Although the step of introducing the further non-uniformity into the cell can be done in a number of ways, in some embodiments it comprises adding structure to the cell to mitigate its effect on the neighbouring cell.

In some embodiments said step of introducing said further non-uniformity does not substantially affect a characteristic of said cell. In this respect there is no change in the structure of the cell as it relates to that cell's function, the change in structure is made to affect the neighbouring cell.

The further non-uniformity is introduced not to affect the characteristics of the cell it is added to, but is added rather to affect how a neighbouring cell reacts to the non-uniformity in this cell. Thus, in many embodiments this further non-uniformity does not substantially affect the characteristic of the cell to which it is added.

A second aspect of the present invention provides the standard cell generated from a design according to a first aspect of the present invention.

A third aspect of the present invention provides a standard cell comprising at least two features each generating non-uniform boundary conditions, at least one of said non-uniform boundary conditions mitigating an effect on a neighbouring standard cell of at least one other of said at least two non-uniform boundary conditions.

A fourth aspect of the present invention provides an integrated circuit comprising a plurality of standard cells arranged in standard cell placement sites to form a logical system, at least one of said standard cells comprising a standard cell according to a third aspect of the present invention.

The standard cells are placed in placement sites and are linked together to form a logical system, which may be a processing system or it may be a control system.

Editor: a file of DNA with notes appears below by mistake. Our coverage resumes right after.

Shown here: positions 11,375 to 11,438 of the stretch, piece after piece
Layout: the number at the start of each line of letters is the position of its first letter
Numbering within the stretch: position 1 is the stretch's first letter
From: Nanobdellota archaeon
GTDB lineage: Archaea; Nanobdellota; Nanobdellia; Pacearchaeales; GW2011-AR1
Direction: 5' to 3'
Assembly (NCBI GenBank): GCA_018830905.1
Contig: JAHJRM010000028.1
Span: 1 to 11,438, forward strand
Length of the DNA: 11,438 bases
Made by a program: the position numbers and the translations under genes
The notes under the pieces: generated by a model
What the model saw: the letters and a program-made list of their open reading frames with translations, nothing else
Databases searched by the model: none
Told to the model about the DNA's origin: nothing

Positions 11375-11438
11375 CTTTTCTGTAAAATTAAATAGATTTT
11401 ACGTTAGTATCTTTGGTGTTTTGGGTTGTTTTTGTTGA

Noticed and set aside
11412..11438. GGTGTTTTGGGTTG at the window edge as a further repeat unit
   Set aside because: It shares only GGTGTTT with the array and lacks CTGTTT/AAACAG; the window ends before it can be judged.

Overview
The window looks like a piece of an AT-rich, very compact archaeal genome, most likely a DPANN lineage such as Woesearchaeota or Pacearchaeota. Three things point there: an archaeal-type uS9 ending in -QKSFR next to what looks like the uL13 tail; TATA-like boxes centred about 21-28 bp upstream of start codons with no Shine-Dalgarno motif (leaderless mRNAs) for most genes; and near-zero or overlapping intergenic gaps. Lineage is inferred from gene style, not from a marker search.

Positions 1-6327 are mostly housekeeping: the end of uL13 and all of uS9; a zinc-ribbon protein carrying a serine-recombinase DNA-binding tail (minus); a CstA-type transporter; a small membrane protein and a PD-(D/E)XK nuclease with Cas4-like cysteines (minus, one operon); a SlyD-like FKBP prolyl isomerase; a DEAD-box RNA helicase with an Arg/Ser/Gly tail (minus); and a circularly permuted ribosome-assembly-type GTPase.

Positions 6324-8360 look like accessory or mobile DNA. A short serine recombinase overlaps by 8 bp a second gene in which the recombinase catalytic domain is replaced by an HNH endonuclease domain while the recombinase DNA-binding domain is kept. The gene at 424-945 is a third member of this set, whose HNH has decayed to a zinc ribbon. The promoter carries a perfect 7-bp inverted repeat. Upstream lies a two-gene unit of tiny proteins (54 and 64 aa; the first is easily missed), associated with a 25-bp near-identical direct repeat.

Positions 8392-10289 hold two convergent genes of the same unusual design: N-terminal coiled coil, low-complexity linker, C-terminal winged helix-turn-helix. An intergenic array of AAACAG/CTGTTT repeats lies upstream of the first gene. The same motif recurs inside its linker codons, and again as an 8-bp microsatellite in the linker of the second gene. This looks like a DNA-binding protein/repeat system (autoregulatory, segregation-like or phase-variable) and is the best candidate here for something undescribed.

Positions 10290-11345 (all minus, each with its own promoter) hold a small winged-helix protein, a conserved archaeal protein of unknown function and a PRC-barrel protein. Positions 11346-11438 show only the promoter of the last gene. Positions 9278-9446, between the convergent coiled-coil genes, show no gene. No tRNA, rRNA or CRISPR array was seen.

A fifth aspect of the present invention provides computer program code comprising a physical representation of a logical function of said standard cell according to a third aspect of the present invention.

A sixth aspect of the present invention provides a method of design of an integrated circuit comprising a plurality of standard cells comprising the steps of: arranging said plurality of standard cells in placement sites, and arranging connecting circuitry to connect them; identifying a non-uniformity in a boundary condition of at least one of said standard cells that affects a characteristic of a neighbouring standard cell; introducing a further non-uniformity into said cell to mitigate the effect of said identified non-uniform boundary condition on said characteristic of said neighbouring standard cell.

Although in the earlier aspects of the present invention the non-uniformity in a boundary condition of a standard cell is identified for that cell in isolation and a correcting further non-uniformity added, in this aspect the cell is analysed post placement in an integrated circuit and an additional step is then performed to add the further non-uniformity to correct for the identified non-uniformity's effect on a neighbouring cell. A potential disadvantage of performing this step post placement is that it is not part of the design of the standard cell itself and can have unforeseen effects on its characteristics. Furthermore, it adds a post placement step to the design procedure. However, it can be an effective way of addressing the problem of non-uniformities in boundary conditions.

The above, and other objects, features and advantages of this invention will be apparent from the following detailed description of illustrative embodiments which is to be read in connection with the accompanying drawings.

BRIEF DESCRIPTION OF THE DRAWINGS

FIG. 1 schematically shows a uniform boundary between conventional standard cells;

FIG. 2 schematically shows a uniform structure within a conventional standard cell;

FIG. 3 shows a non-uniformity in a boundary condition of a standard cell and its effect on a neighbouring cell

FIG. 4 shows a standard cell according to an embodiment of the present invention;

FIG. 5 shows an integrated circuit according to an embodiment of the present invention comprising a plurality of standard cells;

FIG. 6 shows a section of a standard cell according to another embodiment of the present invention;

FIG. 7 shows a mask for cutting a pattern of a standard cell according to an embodiment of the present invention;

FIG. 8 shows a flow diagram illustrating steps in a method of designing a standard cell according to an embodiment of the present invention; and

FIG. 9 shows a flow diagram illustrating steps in a method of designing an integrated circuit according to an embodiment of the present invention.

DESCRIPTION OF THE PREFERRED EMBODIMENTS